Let $B$ be a $2\times 2$ matrix with integer entries and determinant $1$. Show that if $λ\in \mathbb{C}$ is a root of the characteristic polynomial and $|λ|= 1$, then there is $n \ge 1$ such that $λ^n= 1$. Can you help me start?

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    $\begingroup$ Deleting a question after getting an answer is kinda rude to the person who composed the answer. Therefore we have a very strong norm not to do that. Like, never. May be as a new user you didn't know about it, but if you stop to think about it for a moment, you will surely see why that is so. The reward to the asker comes from exposure of their work to other viewers. And, we don't really own the posts we make here. Read the fine print of legalese :-) $\endgroup$ – Jyrki Lahtonen Oct 23 '17 at 6:33
  • $\begingroup$ Having said that I refrain from voting here. I'm fairly sure this question has appeared earlier, and hence should possibly be closed as a duplicate. I don't have the time to look for an earlier incarnation now, sorry. $\endgroup$ – Jyrki Lahtonen Oct 23 '17 at 6:34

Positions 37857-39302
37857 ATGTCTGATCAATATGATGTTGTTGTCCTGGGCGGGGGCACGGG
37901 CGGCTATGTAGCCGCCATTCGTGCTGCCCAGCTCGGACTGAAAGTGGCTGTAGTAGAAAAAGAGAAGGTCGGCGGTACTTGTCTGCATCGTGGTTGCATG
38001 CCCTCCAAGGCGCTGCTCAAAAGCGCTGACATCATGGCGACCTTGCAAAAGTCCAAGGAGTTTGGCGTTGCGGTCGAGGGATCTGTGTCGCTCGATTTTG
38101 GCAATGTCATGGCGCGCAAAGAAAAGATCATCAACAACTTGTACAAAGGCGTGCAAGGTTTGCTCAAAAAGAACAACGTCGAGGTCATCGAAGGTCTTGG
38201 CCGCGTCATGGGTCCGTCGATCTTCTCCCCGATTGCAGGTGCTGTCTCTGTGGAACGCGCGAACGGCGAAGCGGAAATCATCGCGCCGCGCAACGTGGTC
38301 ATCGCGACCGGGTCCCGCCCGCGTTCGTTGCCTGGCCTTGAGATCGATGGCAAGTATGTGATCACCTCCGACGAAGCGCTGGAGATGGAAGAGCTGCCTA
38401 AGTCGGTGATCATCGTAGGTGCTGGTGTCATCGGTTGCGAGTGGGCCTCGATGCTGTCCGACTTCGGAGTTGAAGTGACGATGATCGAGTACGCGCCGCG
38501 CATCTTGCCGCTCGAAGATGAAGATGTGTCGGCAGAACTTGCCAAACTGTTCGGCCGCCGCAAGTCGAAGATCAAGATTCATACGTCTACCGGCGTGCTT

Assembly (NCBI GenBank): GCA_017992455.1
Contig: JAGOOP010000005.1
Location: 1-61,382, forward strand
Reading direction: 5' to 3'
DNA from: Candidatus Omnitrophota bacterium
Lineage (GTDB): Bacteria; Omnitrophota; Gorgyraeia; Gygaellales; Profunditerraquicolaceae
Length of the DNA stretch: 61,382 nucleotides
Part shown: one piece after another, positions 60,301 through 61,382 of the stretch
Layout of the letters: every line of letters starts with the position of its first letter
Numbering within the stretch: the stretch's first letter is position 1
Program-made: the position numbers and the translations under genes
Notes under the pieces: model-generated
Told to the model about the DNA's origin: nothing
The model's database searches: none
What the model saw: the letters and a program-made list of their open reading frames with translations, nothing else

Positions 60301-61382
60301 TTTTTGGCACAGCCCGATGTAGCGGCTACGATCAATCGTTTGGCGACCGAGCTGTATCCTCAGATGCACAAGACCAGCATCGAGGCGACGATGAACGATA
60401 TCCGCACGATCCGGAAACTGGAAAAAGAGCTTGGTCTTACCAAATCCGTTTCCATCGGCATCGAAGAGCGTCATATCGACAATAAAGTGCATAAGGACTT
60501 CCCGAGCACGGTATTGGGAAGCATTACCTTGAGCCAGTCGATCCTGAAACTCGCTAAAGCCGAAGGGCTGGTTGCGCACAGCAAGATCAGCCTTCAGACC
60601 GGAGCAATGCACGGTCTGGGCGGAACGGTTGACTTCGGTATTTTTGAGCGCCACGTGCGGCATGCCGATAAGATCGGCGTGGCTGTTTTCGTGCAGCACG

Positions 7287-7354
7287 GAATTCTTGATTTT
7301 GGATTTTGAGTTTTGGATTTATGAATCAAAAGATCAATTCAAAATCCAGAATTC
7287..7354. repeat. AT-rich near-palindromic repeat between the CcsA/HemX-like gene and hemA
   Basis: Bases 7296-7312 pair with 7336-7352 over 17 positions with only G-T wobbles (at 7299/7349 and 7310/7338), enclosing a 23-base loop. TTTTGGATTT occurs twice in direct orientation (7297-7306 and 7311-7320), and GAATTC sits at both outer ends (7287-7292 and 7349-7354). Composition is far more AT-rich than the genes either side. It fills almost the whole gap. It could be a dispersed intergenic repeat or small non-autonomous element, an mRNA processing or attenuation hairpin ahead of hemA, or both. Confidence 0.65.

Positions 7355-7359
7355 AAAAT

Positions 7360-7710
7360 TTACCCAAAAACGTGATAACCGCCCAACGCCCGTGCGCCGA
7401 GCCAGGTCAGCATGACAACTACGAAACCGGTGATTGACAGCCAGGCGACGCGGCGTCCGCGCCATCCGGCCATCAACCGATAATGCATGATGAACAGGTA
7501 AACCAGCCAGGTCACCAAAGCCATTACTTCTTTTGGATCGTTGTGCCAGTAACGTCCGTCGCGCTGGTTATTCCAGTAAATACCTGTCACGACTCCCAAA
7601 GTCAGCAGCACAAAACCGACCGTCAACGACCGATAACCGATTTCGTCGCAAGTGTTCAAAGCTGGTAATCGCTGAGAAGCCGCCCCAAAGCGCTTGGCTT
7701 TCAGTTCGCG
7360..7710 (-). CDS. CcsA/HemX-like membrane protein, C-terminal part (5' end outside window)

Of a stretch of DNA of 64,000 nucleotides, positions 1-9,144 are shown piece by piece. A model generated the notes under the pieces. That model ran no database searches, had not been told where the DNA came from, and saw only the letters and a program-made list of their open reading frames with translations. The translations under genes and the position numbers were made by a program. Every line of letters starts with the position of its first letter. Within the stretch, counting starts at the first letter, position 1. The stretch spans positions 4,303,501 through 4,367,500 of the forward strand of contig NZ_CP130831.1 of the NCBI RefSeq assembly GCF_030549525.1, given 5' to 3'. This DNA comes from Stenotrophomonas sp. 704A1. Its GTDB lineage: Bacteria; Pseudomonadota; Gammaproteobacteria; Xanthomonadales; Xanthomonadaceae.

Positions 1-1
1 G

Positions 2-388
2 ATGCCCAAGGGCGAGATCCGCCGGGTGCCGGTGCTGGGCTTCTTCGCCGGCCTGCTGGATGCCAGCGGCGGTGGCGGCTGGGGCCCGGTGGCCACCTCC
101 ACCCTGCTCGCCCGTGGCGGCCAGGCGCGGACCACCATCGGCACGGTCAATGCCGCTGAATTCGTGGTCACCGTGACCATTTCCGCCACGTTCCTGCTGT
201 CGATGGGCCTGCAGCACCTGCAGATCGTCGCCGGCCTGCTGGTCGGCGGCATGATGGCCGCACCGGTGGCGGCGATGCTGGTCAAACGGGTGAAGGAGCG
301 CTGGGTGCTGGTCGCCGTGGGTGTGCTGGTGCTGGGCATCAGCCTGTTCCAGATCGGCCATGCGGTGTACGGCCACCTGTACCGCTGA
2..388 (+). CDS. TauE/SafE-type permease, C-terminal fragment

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    $\begingroup$ @JyrkiLahtonen :-/ Check revision history please. $\endgroup$ – Simply Beautiful Art Oct 24 '17 at 14:43
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    $\begingroup$ Do not vandalise your posts. $\endgroup$ – Daniel Fischer Oct 24 '17 at 15:05

By the complex conjugate root theorem, the two roots of the characteristic polynomial must be conjugate pairs. So the polynomial looks like $p(t) = (t-\lambda)(t-\bar{\lambda})$ for some $\lambda \in \mathbb{C}$ with $|\lambda|=1$.

Additionally, one can directly show that $p(t) = \det(tI - B) = t^2 - \text{tr}(B) + \det(B)$. Thus by matching coefficients, $$2 \Re (\lambda) = \lambda + \bar{\lambda} = \text{tr}(B).$$

Recall $|\lambda| = 1$. Since the trace is an integer and $\Re(\lambda) \in [-1,1]$, we must have $\Re(\lambda) \in \{-1, -\frac{1}{2}, 0, \frac{1}{2}, 1\}$. From here, you can explicitly list all possible $\lambda$, and show that each is a root of unity.

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  • $\begingroup$ I am confused about n ≥1, where is the index coming from? $\endgroup$ – user491981 Oct 23 '17 at 6:00
  • $\begingroup$ @gohan: Perhaps by index you mean exponent. In any case the powers $n$ that work here are small (because the characteristic polynomial is only degree $2$). $\endgroup$ – hardmath Oct 24 '17 at 3:35